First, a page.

The recent ports of some classic Doom titles to Nintendo Switch and the now-ended Quakecon event have left many thinking about the glory days fo two id Software shooters.
But between Doom and Quake, which franchise was best? We’re going to try to answer that question by taking a quick look at the notable games in each franchise to see which wins this FPS deathmatch.
Released in 1993, the first Doom essentially changed gaming overnight. Not only did it revolutionize the first-person shooter concept, but its violent themes, clear attitude, rocking soundtrack, and multiplayer instantly changed our ideas of what games could (and should) be.
Doom II was odd. Many people agree that it’s a better game than the first, but it was hardly a revolution. Actually, it feels more like an expansion pack to the original game. That’s not really a problem given that it came out just one year after the original, but you can’t help but wonder what this game would have been like had id taken a few years to let the genre grow and then revisit Doom from a fresh perspective.
Doom III stands as one of the most controversial games ever made in terms of fan reception. After quite a bit of hype, some were disappointed to learn that Doom III was a strange blend of a horror game and a classic Doom title. Its odd formula and some bad gameplay decisions (like having to switch to your flashlight) left a bad taste in the mouths of many. Thankfully, updates, mods, and expansions greatly improved the overall experience.
That brings us to 2016’s Doom which was not only what many people felt Doom III should be but is one of best pure shooters of the last decade. Expectations were low for Doom, but it turns out gaming was ready for a pure shooter experience after the industry enjoyed years of increasingly muddled alternatives.
There are various Doom spin-offs (including Doom pinball and a Doom RPG for mobile), but they don’t really do much to alter the legacy of the main Doom titles for good or bad.
The original Quake was probably what Doom II should have been. Thanks to advances in technology, this 1996 title offered a full 3D experience that looked better than Doom and offered a faster, more visceral experience. It also set the stage for a wave of online deathmatch multiplayer titles to come. A recent string of modern indie titles essentially built on the Quake engine reveals how well this one has aged.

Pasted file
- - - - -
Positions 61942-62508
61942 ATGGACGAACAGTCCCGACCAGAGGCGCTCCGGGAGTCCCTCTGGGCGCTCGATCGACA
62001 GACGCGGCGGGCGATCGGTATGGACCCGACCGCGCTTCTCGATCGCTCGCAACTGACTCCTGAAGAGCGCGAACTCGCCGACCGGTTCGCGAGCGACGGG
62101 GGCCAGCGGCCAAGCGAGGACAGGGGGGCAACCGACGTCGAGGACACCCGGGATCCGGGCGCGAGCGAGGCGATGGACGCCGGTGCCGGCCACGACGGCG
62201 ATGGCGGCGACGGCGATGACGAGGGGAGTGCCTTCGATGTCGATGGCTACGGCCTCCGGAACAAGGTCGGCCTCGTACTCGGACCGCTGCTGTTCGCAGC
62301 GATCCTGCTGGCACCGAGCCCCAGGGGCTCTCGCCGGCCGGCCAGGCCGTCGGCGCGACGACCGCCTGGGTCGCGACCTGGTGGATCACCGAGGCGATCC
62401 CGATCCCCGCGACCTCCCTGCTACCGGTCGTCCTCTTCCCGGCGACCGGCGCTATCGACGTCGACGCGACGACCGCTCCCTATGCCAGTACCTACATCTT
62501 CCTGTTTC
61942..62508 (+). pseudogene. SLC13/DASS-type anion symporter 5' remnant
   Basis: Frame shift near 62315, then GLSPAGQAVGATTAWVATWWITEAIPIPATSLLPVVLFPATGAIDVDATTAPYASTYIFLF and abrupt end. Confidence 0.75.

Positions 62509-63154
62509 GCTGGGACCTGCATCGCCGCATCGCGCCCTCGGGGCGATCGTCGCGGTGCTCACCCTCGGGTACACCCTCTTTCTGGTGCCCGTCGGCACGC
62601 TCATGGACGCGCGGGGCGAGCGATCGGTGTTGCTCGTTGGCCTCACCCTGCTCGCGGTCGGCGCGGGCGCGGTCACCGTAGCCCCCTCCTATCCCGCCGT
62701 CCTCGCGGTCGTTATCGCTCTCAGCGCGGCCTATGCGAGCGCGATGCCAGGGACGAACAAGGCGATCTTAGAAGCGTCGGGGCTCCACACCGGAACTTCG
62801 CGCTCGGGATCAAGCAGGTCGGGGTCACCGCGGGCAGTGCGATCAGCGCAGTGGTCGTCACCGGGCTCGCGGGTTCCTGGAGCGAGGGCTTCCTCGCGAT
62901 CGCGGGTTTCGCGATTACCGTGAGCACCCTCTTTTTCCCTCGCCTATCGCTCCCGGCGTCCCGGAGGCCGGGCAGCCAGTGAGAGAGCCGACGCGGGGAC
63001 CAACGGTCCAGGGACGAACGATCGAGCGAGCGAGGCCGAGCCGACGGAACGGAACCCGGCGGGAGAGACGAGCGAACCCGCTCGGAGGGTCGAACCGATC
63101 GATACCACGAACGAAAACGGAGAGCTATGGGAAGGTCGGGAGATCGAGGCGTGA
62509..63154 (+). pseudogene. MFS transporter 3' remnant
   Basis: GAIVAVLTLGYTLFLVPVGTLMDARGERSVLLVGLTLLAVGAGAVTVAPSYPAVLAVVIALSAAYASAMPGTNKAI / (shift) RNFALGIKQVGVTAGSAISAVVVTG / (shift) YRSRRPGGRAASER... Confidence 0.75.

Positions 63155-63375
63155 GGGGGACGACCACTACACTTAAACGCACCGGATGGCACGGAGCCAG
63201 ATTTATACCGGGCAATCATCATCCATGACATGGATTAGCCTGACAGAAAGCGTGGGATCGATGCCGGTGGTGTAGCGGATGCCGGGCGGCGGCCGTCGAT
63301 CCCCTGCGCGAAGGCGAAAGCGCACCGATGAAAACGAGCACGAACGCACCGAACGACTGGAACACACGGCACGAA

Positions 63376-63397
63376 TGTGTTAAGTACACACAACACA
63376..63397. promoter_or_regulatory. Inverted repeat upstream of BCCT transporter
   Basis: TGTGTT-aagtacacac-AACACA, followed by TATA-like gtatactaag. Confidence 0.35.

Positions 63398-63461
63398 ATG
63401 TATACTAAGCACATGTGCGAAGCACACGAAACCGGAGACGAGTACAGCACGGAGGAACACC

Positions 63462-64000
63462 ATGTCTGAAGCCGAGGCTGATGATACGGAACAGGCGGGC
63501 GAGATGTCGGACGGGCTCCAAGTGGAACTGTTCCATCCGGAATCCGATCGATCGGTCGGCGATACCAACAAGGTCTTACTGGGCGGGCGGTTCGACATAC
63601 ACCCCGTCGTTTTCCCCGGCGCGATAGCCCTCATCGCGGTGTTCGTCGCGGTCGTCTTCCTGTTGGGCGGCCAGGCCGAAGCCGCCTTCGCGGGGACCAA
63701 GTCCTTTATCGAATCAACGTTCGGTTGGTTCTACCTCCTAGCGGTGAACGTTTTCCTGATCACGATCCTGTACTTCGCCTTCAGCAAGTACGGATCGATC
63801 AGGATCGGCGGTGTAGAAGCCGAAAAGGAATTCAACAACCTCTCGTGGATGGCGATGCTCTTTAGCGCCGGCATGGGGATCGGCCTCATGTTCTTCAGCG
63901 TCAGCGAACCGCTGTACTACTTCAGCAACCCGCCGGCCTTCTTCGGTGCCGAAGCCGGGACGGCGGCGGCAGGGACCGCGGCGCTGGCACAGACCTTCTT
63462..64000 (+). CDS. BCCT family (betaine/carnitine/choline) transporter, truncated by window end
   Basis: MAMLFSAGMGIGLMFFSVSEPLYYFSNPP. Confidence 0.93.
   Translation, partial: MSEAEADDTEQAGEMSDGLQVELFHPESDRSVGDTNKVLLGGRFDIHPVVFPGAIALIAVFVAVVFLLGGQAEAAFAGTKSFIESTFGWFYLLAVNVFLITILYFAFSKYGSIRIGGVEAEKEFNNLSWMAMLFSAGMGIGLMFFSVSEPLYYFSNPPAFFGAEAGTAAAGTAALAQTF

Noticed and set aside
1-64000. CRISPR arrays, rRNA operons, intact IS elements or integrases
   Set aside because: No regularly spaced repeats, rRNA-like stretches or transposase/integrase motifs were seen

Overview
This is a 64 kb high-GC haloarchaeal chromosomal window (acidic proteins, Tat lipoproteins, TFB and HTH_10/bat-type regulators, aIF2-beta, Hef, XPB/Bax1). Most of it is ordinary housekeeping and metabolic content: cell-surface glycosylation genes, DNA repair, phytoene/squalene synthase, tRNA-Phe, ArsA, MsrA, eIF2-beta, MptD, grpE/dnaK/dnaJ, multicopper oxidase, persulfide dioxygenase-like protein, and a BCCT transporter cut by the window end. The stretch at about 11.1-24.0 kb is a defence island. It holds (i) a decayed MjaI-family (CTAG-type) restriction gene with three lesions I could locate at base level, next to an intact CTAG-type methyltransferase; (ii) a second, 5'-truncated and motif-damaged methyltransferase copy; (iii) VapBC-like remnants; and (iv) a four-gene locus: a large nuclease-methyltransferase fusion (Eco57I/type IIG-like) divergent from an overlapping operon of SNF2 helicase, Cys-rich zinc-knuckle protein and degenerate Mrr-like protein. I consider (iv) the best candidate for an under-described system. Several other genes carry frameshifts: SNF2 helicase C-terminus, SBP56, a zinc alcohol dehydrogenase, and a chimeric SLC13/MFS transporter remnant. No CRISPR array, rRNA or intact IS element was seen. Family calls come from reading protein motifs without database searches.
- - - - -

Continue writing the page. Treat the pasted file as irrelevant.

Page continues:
Quake II is interesting. Originally designed to be the first game in a different franchise, id assigned it the Quake name after it began to feel closer to that franchise as development progressed. Still, this feels surprisingly different from the Quake that came before. It’s much more story-based, its action is more deliberate (you can even crouch), and levels are much larger than before. Thankfully, multiplayer is as good as ever. Despite some controversy, most people agree that Quake II was a worthwhile follow-up.
Quake III (alongside Unreal Tournament) helped change gaming forever. Some balked at its multiplayer-only design, but it turns out the industry was ready for a new era of online competition. Quake III is considered to be one of the best multiplayer shooters ever made and one of the most important PC games ever made.
You probably don’t remember Quake 4, and there are many good reasons for that. In reality, Quake 4 was a pretty good game. The problem was that its single-player was nowhere near as good as Half-Life 2‘s despite the fact the developers tried to push it more in that direction. Its multiplayer, meanwhile, was a significant step back from Quake III‘s brilliant arena deathmatches.
Enemy Territory: Quake Wars was essentially a reskinned take on Wolfenstein: Enemy Territory. Even if you put aside the fact that it didn’t really feel like Quake at all, it generally felt inferior to Wolfenstein, and it couldn’t really compete with games like Battlefield 1942.
Quake Live and Quake Champions both tried to recreate the glory days of Quake III (Quake Live was just an updated version of Quake III), but neither quite got there. Quake Live never really got its feet on the ground, and Quake Champions tried too hard to combine the best of old and new without really excelling at either.
This was actually very close. If you only compared the first three games in each series, you could easily make the argument that Quake was better. However, it’s just been too long since we’ve gotten a truly great Quake game.
On the other hand, there’s never really been a bad Doom game (at least not yet). There were times when Doom wasn’t as exciting as Quake, but we could certainly recommend playing every game in the franchise.